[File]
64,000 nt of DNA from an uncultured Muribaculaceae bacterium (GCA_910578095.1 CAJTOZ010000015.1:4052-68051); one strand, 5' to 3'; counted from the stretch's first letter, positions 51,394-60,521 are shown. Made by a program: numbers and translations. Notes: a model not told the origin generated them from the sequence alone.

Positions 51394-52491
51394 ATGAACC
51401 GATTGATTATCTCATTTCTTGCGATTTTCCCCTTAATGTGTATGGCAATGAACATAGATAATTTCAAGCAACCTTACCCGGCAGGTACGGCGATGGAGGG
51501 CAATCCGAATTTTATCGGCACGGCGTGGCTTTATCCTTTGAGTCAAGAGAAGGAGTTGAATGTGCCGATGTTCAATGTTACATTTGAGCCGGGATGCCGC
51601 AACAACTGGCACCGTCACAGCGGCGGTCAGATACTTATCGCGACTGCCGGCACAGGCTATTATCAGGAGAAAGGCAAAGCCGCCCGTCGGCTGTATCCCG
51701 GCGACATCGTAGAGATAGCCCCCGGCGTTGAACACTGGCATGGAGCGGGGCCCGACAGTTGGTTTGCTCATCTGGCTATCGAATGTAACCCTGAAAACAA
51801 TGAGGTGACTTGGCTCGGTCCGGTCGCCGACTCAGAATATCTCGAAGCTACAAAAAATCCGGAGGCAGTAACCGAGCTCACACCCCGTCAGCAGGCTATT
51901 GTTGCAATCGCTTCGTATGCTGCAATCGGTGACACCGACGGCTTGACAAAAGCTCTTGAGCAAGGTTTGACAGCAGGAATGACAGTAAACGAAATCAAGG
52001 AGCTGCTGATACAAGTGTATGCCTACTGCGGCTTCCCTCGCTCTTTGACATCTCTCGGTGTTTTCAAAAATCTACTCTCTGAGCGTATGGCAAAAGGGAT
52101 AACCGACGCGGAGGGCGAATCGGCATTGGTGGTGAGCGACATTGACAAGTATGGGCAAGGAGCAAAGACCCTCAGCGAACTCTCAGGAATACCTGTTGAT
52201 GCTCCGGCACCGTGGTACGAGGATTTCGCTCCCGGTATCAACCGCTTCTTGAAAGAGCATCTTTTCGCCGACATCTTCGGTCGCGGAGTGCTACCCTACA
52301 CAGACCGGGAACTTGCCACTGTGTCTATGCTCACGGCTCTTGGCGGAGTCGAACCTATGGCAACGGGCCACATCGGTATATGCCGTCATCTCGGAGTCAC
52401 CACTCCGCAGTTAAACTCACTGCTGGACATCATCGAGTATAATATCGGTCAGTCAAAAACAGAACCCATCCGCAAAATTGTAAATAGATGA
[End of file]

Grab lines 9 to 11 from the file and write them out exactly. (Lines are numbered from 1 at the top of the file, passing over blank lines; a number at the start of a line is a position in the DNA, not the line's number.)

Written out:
51901 GTTGCAATCGCTTCGTATGCTGCAATCGGTGACACCGACGGCTTGACAAAAGCTCTTGAGCAAGGTTTGACAGCAGGAATGACAGTAAACGAAATCAAGG
52001 AGCTGCTGATACAAGTGTATGCCTACTGCGGCTTCCCTCGCTCTTTGACATCTCTCGGTGTTTTCAAAAATCTACTCTCTGAGCGTATGGCAAAAGGGAT
52101 AACCGACGCGGAGGGCGAATCGGCATTGGTGGTGAGCGACATTGACAAGTATGGGCAAGGAGCAAAGACCCTCAGCGAACTCTCAGGAATACCTGTTGAT